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Recipes

Oh hi! It’s me, back again.  Long time coming.  No excuses.  Anyway, today’s recipe is the thai green curry that I made last night.  IT WASN’T ALL THAT GREAT.  That’s not to say that it wasn’t tasty, but I think a few amendments would have made it closer to #asianperfection.  Amendments that I have included in the recipe below.

Firstly, you need to make the Thai Green Curry paste. I already had this made from about a delicious meal I was cooked a few weeks ago. One of the charms of this paste is that it can be kept for up to 3 weeks in the fridge, so make a big ole’ batch.  Anyway, this was a t.g.c.p. that I had no involvement in making, but I am told on good authority that it was this recipe  almost exactly.  Although this paste is lovely, it’s more ‘fragrant’ than it is ‘punchy’, and I would throw in a few more chillies and maybe go a little heavier with the cumin, coriander, and fish sauce.  But that’s just me, and I like a spicy t.g.c.

I made my t.g.c with chicken, broccoli and aubergine. Highly unauthentic, highly delicious.

Thai Green Curry with Chicken and Aubergine:

(Serves 3-4)

-t.g.c.p. around half the quantity made above, but add more/less as you wish

-1 Aubergine

-Cumin seeds

-Coriander seeds

-1 Onion

-3 Chicken breasts

-Some kind of green veg.  I used broccoli as it was in the fridge, but bok choi is probably nicer

-1/2 Tin coconut milk

 

To begin with, chop your aubergine into cubes and toss in oil.  When I was cutting my aubergine I was like ‘oh wow, it turns out aubergines totally smell of bananas when you cut them?’ and I thought I would reveal this awesome revelation to you blog readers to much applause.

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Unfortunately I then noticed I was chopping my aubergine next to some bananas. THEORY DISPELLED.

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Anyway, crush some cumin and coriander seeds and season.  (I scattered some coriander leaves on mine, but this was an error as they just became crispy and sad.) Add salt and pepper to taste.  Cover in tin foil and put into an oven on 200 degrees C for around an hour.  Aubergines take bloody ages to cook.  Image

Once your aubz are all soft and delicious, slice your onion and cook off (with a little of the cumin-coriander mix again).  Once they’re softened a little, add the t.g.c.p. to your frying pan and let it sizzle for a bit.  Next add your chicken, cut into cubes which are small enough to eat in one go, but big enough not to make you think of a ready meal. Depending on how crispy you like your green veg, add in at some point after the chicken but before the coconut milk.  Next stir in your already delicious cooked aubz.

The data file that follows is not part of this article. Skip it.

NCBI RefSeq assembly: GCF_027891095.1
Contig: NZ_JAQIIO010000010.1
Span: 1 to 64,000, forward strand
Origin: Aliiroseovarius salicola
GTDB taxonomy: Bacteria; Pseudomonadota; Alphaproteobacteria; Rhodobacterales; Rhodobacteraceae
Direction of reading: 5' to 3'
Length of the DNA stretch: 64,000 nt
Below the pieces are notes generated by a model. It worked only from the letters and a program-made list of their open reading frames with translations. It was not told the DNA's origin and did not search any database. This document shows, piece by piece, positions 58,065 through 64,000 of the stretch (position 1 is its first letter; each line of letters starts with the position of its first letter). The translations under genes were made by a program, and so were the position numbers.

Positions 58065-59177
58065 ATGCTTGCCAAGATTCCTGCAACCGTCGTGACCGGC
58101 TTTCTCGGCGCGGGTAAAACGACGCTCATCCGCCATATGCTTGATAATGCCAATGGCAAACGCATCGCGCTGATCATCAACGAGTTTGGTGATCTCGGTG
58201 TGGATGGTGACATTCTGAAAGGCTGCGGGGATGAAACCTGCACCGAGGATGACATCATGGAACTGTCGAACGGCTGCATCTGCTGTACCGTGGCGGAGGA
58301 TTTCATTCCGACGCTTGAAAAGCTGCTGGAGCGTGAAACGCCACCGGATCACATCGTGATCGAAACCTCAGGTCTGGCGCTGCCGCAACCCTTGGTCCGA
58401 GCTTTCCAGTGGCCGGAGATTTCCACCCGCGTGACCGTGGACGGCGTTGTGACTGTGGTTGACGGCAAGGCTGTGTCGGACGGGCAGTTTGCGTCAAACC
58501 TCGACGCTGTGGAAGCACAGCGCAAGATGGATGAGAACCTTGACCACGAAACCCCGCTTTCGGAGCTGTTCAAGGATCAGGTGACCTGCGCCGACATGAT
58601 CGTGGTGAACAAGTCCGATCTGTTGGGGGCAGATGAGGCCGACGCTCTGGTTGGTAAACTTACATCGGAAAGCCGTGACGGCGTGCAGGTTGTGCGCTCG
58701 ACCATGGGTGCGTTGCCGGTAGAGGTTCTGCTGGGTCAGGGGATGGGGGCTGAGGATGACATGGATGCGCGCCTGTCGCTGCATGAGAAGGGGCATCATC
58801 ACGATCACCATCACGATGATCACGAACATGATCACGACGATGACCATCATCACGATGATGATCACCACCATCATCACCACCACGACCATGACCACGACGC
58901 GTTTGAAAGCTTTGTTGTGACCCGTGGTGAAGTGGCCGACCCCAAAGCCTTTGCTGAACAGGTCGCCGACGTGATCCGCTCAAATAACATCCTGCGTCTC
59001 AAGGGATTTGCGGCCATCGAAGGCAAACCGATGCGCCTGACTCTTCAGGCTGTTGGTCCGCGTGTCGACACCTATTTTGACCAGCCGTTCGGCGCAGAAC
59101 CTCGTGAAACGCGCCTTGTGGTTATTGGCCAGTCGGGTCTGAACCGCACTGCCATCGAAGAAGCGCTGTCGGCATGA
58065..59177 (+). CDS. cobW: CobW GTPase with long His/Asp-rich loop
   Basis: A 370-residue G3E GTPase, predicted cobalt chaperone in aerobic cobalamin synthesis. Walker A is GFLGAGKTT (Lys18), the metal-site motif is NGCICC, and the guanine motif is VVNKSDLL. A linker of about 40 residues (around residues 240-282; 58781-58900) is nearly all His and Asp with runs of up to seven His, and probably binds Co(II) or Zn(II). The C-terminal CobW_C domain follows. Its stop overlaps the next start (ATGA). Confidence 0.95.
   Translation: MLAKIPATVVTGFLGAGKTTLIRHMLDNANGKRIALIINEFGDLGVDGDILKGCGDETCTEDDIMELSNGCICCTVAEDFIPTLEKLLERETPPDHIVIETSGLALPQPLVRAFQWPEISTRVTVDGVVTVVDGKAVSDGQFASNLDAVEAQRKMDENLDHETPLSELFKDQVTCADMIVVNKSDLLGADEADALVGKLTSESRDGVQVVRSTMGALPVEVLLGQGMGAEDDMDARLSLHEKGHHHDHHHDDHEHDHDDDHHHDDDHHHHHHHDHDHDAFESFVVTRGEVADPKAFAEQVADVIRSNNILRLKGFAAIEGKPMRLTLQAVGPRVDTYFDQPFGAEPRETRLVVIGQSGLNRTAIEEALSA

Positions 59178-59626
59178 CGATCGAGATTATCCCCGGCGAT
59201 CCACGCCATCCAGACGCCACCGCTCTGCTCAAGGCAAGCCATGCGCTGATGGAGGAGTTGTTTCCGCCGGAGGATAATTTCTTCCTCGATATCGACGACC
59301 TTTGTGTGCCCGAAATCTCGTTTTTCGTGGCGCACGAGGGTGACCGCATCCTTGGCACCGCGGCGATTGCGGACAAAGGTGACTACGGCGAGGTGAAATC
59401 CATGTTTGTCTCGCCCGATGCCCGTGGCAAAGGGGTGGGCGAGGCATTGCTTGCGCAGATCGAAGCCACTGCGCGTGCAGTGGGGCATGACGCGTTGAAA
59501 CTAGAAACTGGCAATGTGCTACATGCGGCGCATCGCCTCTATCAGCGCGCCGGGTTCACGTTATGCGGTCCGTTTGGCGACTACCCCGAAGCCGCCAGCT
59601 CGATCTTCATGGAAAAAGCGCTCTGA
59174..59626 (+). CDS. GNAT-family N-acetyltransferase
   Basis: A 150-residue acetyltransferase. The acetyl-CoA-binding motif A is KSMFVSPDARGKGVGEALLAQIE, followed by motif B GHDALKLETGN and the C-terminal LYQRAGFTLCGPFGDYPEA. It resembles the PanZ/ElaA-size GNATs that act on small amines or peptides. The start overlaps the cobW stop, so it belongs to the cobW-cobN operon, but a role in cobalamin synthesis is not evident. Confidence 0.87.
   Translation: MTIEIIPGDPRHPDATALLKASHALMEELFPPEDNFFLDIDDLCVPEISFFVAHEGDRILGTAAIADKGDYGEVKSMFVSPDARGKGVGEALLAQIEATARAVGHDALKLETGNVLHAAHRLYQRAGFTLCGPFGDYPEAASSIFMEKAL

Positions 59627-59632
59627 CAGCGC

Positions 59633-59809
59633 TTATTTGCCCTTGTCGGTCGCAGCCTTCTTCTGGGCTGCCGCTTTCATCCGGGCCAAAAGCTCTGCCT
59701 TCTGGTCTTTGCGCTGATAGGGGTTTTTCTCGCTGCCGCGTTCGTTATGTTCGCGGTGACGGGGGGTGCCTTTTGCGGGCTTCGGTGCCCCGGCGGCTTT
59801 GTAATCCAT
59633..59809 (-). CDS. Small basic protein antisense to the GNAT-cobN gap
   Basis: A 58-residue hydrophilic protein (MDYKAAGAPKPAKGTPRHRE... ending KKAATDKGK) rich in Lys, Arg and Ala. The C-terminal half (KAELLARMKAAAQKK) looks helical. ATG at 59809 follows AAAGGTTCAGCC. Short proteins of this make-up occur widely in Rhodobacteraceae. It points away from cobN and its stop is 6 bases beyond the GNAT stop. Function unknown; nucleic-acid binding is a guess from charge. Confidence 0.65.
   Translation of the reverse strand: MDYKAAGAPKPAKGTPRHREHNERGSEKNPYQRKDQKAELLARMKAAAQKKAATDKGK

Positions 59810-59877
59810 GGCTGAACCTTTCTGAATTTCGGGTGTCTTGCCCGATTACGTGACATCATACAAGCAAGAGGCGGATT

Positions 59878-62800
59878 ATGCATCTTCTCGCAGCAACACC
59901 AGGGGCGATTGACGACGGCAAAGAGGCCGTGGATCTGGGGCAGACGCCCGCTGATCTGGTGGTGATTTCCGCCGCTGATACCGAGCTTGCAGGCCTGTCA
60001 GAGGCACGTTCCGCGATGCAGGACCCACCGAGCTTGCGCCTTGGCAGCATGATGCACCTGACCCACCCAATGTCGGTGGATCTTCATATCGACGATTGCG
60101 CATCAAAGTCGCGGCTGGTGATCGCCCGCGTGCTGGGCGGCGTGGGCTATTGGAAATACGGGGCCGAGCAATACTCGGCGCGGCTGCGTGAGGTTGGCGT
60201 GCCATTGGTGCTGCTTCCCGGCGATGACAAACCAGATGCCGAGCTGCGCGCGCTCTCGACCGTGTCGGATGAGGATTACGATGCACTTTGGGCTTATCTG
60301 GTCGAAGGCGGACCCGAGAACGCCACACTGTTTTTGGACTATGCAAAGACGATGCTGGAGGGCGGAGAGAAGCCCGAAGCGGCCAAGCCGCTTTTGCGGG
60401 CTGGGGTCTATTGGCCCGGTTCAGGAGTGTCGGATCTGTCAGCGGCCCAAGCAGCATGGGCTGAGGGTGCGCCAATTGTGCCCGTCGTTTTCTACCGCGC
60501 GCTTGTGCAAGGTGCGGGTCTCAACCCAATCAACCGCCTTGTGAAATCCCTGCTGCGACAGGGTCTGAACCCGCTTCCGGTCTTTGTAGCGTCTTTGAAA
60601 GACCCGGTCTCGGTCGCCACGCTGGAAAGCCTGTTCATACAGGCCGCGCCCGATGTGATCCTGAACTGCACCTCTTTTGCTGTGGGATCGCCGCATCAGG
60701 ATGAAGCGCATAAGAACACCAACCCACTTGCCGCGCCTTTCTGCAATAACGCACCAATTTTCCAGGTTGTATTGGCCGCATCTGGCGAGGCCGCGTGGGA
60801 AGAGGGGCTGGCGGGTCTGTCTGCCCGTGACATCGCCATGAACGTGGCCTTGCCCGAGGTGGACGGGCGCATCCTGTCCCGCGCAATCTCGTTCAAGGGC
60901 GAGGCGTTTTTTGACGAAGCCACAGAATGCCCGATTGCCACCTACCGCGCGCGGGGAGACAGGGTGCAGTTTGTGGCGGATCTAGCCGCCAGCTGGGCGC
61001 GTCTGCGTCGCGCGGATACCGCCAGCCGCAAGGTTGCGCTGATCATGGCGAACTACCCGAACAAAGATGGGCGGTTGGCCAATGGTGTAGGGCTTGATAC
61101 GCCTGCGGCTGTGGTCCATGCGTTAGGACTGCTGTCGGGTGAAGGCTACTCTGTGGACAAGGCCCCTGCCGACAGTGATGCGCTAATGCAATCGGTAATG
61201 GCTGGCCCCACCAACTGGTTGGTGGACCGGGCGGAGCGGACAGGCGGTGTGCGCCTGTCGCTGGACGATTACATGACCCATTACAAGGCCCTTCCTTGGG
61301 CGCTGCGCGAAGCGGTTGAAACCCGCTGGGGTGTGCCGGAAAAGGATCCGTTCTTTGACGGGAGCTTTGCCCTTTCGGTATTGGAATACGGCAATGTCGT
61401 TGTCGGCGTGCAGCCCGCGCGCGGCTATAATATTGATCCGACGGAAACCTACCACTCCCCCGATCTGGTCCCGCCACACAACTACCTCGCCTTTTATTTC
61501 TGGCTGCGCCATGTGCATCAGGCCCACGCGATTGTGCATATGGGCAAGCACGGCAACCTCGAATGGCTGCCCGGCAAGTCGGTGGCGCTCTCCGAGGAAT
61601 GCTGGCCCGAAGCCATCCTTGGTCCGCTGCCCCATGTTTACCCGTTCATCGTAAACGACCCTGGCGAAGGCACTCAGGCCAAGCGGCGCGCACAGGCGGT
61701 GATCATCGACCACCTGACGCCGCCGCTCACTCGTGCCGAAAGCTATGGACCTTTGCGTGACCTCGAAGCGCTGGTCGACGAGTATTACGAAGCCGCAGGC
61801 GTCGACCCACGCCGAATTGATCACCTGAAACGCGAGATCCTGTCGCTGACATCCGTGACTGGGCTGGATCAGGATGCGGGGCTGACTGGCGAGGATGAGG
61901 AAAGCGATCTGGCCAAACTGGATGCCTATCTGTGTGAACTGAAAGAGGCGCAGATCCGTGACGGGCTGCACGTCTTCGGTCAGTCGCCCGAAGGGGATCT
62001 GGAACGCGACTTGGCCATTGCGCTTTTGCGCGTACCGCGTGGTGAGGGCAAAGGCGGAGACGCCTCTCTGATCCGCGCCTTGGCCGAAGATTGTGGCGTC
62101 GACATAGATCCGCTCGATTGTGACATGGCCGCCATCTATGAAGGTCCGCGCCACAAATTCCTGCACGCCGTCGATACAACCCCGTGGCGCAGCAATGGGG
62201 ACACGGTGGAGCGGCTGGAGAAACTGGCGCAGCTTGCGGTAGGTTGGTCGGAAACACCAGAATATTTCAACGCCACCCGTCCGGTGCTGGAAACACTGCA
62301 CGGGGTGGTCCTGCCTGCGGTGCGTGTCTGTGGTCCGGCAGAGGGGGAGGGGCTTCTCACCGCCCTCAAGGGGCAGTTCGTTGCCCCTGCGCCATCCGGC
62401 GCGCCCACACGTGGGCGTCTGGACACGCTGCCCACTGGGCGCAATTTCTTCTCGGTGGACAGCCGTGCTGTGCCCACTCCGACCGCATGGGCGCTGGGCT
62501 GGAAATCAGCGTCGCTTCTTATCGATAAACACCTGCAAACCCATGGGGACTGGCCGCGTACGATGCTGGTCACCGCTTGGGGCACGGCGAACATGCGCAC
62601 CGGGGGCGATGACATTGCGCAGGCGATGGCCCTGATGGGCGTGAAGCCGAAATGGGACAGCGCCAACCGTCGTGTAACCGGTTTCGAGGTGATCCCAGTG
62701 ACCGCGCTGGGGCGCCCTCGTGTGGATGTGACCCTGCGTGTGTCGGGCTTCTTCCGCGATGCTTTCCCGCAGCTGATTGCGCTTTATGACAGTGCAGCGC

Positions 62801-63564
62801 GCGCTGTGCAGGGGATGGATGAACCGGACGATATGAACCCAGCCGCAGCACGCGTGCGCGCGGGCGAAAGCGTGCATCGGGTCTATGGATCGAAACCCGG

Once the chicken is cooked, add in the coconut milk, and I added about a cup full of water. Note I mean a cup in the having-a-cup-next-to-your-hob-and-using-it way not the American official measurement kind of way. Give that a mix and let it get fully hot.

DID I MENTION YOU SHOULD HAVE BEEN MAKING RICE ALL THIS TIME?

Plate up the curry on your rice, and sprinkle with some torn up coriander leaves.  I bought my coriander from Lidl, which meant it was only 59p for a siezeable bag, but also meant that I had a sadness in my heart for several hours afterwards.  It’s pretty grim in there lads.

Anyway, there you have it, Thai green curry with aubergine and chicken and a green veg of your chosing. Enjoy!

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 a.k.a. Ridiculous Meal for one

I left work one night this week having thought about steak pretty much all day.  Since bout 8am my eyes had been pretty much glazed over, as I was thinking about every steak I’d ever known.  I even googled a few steak images (and, in doing so, found this gem of a tattoo.)

However, I realised that it was a night where my house was (unusually) empty.  Usually there are at least 3 of us together at dinnertime.  Not so tonight.  So, as I was rattling around the shops picking up food I was thinking, ‘Just me tonight. Light salad. Probably just have, like, a pitta.’  And then I saw a steak.

What followed was probably the most ludicrous meal for one I have ever cooked, for myself, on a work night, alone.

Small handful cherry tomatoes

Parsley

1 Banana Shallot

½ a Red Chilli

1 Clove Garlic

1 tsp Sugar

First chop the tomatoes into halves or quarters.  Thinly chop the shallot, chilli, garlic, and parsley. Mix together in a bowl with a glug of olive oil and balsamic vinegar.  Season with salt and pepper and a teaspoonful of sugar.  Leave to…I want to say ‘macerate’?

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1 large Maris Piper potato

Few springs of Rosemary

Peel the potato and chop quite evenly into 1cmx1cm squares. Heat olive oil and a few sprigs of rosemary in a frying pan, and add the potatoes.  Cook the potatoes over a medium heat for about 10 minutes, tossing them in the pan every minute or so. The pan should become quite dry, but the potatoes will not stick, but should slowly begin to brown as they cook.

1 Steak

When your potatoes are almost done, season your steak and rub a little oil onto it. Place into a very hot pan for 1-2 minutes each side for a rare steak. I’m not sure how to do other levels of cooking but I assume just leave it in longer.

3 tbsp white wine vinegar

4 black peppercorns

3 egg yolks

225g Butter

Tarragon

When the steak is done, take it out of the pan and leave to rest while you do your Béarnaise.  Boil the vinegar & peppercorns until they reduce by half, then strain into a heatproof bowl, over a pan of gently simmering water. Don’t let the water boil and touch the bowl, come on now.  Then add your eggs and whisk furiously until it becomes light and frothy.  Take off the heat and whisk in the melted butter, salt, pepper, and tarragon.